Parking Lot Prices May Rise At Golden Gate Bridge

With the help of SpotHero, enjoy the convenience of booking a parking spot ahead of time, ensuring you have a space waiting for you when you get to Golden Gate Bridge.

To get started, select the timeframe you wish to book parking for, find your ideal spot on the map, and head to checkout to complete your reservation!

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De Young Museum Parking Garage & Alternatives

The de Young Museum is located within Golden Gate Park, and there is a car parking structure right underneath the building: the Music Concourse Garage. Its also suitable for those visiting the California Academy of Sciences, Botanical Garden, or Stow Lake. The garage parking rates vary according to the time of the day and the duration of your staycheck out the de Young Museum Parking guide for more information. It also includes information about accessible parking stalls and nearby paid parking alternatives.

One of the alternatives is the UCSF Medical Center Garage, which charges $3 per hour and $24 per day. The Kezar Stadium Parking Lot in the southeast corner of the park is another option its located near the Stanyan St. entrance and charges $3 to $4 per hour.

Stop : A View Of The Bridge

How Did the Golden Gate Bridge Get Its Name?

Many people think the Golden Gate Bridge was named because of the gold that was discovered in California during the famous Gold Rush. Not true!

If you go all the way back to the year 1846 and you stood in this spot, you would see a wide-open area between San Francisco and Marin County to the north.

In that year, Captain John C. Fremont sailed a ship through that area into San Francisco Bay.

As he was sailing through, he commented that it was so beautiful that he was going to name it “Chrysopylae,” which, translated into English, means “Golden Gate.”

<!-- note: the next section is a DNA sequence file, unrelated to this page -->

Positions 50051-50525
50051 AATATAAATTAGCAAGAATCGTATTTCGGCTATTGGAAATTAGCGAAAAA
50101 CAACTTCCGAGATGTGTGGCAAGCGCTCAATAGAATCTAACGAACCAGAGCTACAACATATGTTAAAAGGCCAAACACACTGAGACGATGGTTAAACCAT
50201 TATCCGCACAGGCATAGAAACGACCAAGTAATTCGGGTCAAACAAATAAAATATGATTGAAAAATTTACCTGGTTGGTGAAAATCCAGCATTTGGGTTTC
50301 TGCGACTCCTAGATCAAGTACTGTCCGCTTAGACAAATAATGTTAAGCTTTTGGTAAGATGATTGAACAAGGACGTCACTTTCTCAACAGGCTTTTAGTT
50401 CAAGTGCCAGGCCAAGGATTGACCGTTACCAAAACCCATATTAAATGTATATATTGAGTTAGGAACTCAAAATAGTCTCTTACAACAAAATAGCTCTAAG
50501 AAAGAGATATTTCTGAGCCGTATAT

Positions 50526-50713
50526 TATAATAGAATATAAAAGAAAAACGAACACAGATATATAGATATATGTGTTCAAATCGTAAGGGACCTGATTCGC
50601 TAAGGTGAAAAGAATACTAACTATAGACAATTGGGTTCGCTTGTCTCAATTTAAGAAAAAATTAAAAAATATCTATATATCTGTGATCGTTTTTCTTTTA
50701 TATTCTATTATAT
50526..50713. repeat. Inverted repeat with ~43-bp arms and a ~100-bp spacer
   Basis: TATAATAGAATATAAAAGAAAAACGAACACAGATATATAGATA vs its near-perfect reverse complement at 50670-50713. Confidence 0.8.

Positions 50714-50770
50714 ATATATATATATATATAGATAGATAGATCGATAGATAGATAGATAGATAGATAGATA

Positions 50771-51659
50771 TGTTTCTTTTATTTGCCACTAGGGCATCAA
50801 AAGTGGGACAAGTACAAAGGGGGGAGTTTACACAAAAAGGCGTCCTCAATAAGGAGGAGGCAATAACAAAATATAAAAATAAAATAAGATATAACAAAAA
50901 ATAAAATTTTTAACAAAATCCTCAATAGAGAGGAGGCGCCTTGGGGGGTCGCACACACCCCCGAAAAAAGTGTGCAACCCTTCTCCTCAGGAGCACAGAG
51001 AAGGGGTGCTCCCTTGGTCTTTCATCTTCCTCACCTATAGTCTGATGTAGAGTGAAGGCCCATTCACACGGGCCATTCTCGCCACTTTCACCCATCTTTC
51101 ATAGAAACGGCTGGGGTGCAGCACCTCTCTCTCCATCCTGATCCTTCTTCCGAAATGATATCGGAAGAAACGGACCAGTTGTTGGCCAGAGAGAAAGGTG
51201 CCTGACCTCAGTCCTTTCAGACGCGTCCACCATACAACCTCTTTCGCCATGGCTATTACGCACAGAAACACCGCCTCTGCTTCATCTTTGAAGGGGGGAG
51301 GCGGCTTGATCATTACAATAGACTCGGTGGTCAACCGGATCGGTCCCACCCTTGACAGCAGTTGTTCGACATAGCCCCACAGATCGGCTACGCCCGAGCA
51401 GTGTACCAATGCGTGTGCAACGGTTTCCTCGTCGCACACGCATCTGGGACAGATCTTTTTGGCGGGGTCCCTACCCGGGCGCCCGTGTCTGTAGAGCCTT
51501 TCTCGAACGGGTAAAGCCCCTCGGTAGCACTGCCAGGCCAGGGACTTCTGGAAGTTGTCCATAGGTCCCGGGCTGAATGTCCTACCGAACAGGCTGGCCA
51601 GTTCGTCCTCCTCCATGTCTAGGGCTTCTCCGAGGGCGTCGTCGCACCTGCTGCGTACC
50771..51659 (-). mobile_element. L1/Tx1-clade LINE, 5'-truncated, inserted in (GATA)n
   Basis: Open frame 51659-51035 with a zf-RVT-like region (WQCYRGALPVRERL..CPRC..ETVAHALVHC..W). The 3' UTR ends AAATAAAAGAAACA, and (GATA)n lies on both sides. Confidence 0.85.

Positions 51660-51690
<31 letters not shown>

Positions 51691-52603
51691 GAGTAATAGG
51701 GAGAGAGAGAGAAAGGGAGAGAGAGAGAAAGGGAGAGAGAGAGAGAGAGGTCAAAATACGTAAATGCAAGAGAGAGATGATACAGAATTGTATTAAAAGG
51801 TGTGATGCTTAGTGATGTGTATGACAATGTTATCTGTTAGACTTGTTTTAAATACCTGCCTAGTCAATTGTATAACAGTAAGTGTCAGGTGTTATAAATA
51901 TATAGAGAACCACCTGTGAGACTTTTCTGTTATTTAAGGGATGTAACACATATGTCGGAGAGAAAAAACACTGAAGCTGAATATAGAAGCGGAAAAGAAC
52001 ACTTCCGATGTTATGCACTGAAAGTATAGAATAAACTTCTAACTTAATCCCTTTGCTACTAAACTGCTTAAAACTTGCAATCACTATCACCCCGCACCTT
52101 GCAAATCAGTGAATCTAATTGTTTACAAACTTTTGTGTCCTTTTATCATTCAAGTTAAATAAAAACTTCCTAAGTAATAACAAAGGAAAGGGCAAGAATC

This area kept that name for over 80 years, and when the bridge was built across it, they kept the Golden Gate name.

What to See from This Spot

If you’re looking at the bridge, the first thing you will see behind it is a vast open expanse of land called the Marin Headlands.

This open space was one of the biggest victories that conservation groups have ever achieved in the United States.

Many developers wanted to build houses and businesses on this land, but the local citizens banded together to protect this amazing land.

Looking out at the bay, you’ll also see two important islands.

The first is Alcatraz Island, the famous prison that has turned into a tourist attraction (for information on visiting Alcatraz, check out our post on how to get to Alcatraz.

To the left of Alcatraz, you’ll also see Angel Island. This island has been called the “Ellis Island of the West.”

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Stop : The South Tower

From here, you can see a large amount of downtown San Francisco! Here are some of our favorite sites:

1. Coit Tower

Coit Tower is an art deco-style tower that was created in 1933 in honor of one of our favorite San Francisco ladies: Lillie Hitchcock Coit. You can learn more about Lillie Coit on our North Beach/Little Italy walking tour.

But she was a fascinating lady who lived in San Francisco in the late 1800s. When she died, she left her large fortune to the City of San Francisco for them to create beautiful additions to the city.

San Francisco used a large portion of her fortune to build Coit Tower .